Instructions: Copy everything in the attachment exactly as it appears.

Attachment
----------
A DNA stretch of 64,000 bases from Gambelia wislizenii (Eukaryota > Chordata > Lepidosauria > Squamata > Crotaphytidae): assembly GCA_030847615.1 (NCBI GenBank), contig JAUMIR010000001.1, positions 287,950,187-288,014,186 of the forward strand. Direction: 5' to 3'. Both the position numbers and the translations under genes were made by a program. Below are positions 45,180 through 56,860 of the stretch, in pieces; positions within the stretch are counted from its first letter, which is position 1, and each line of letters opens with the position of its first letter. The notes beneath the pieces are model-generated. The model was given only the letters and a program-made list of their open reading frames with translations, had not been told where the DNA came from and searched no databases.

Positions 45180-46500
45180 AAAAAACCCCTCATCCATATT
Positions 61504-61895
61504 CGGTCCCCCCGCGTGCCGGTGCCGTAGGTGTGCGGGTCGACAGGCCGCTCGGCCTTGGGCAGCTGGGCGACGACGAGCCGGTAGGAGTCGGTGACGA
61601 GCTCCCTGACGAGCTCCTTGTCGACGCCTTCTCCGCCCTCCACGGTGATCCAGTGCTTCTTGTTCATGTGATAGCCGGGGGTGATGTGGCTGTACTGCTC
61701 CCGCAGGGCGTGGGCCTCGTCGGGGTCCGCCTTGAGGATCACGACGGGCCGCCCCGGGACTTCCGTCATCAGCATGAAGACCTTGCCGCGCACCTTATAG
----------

A DNA stretch of 64,000 bases from Gambelia wislizenii (Eukaryota > Chordata > Lepidosauria > Squamata > Crotaphytidae): assembly GCA_030847615.1 (NCBI GenBank), contig JAUMIR010000001.1, positions 287,950,187-288,014,186 of the forward strand. Direction: 5' to 3'. Both the position numbers and the translations under genes were made by a program. Below are positions 45,180 through 56,860 of the stretch, in pieces; positions within the stretch are counted from its first letter, which is position 1, and each line of letters opens with the position of its first letter. The notes beneath the pieces are model-generated. The model was given only the letters and a program-made list of their open reading frames with translations, had not been told where the DNA came from and searched no databases.

Positions 45180-46500
45180 AAAAAACCCCTCATCCATATT
Positions 61504-61895
61504 CGGTCCCCCCGCGTGCCGGTGCCGTAGGTGTGCGGGTCGACAGGCCGCTCGGCCTTGGGCAGCTGGGCGACGACGAGCCGGTAGGAGTCGGTGACGA
61601 GCTCCCTGACGAGCTCCTTGTCGACGCCTTCTCCGCCCTCCACGGTGATCCAGTGCTTCTTGTTCATGTGATAGCCGGGGGTGATGTGGCTGTACTGCTC
61701 CCGCAGGGCGTGGGCCTCGTCGGGGTCCGCCTTGAGGATCACGACGGGCCGCCCCGGGACTTCCGTCATCAGCATGAAGACCTTGCCGCGCACCTTATAG